Non-Profit Highlighting National Conservation Dogs Day

(Wisconsin) Thursday is National Conservation Dogs Day. The day celebrates dogs helping advance conservation through scent detection of endangered, invasive, and elusive species.

It was started by the Conservation Dogs Collective, a non-profit organization that trains scent detection dogs to sniff out plants, animals, insects, and more to boost conservation efforts. The group is helping remove invasive species from the Black Earth Creek Fishery Area near Madison. Lindsey Cihla is program coordinator.

“It’s called a New Zealand mud snail and it is this teeny-tiny little snail that’s about the size of a grain of rice and its dark brown and its incredibly hard to see,” says Cihla. “Even though they’re very small…they’re causing a big stir because they can populate so quickly and they’re pretty much impossible to destroy. They can just go straight through a fish, they’re not nutritious at all. They have an amazing ability to survive and reproduce.”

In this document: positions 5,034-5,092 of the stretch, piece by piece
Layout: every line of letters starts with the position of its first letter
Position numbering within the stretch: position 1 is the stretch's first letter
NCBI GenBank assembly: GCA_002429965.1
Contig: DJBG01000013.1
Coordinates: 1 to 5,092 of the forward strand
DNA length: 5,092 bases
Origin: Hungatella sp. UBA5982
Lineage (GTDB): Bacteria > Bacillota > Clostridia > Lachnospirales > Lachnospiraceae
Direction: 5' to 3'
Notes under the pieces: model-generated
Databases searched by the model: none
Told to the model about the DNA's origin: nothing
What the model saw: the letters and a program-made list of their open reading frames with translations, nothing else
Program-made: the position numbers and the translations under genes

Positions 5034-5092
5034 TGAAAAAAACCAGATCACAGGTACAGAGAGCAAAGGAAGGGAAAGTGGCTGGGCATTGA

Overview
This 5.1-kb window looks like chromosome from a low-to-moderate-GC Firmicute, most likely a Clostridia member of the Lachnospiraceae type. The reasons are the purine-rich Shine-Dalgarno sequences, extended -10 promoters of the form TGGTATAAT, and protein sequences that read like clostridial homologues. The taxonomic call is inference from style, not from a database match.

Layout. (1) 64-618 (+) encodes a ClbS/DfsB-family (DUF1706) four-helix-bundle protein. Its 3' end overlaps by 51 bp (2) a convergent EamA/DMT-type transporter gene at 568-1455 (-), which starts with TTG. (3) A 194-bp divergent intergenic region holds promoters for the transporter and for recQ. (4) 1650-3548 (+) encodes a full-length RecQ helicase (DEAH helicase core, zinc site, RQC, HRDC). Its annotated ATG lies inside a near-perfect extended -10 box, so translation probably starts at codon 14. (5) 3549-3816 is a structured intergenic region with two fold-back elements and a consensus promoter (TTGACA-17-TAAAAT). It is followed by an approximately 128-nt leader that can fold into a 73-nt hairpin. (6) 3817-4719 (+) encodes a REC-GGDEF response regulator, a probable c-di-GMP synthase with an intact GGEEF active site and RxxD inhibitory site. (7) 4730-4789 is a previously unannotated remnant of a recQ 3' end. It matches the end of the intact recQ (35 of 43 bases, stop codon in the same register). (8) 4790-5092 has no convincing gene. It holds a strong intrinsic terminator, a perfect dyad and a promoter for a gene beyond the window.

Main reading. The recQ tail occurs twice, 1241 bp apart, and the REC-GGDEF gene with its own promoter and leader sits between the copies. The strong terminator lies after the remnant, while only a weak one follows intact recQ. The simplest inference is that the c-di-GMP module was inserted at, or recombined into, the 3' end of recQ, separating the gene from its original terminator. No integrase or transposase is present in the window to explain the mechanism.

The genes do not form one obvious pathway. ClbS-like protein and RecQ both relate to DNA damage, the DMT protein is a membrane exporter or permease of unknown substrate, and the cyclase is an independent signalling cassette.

Cihla says the New Zealand mud snails use up the resources that are necessary for the native species to live. She adds that it is possible that they could spread to other waterways in Wisconsin. Cihla says they train their dogs to sniff them out.

Organizers with the non-profit say in recognition of National Conservation Dogs Day, spend extra time with your own dog while playing scent games together.

Photo courtesy of the Conservation Dogs Collective website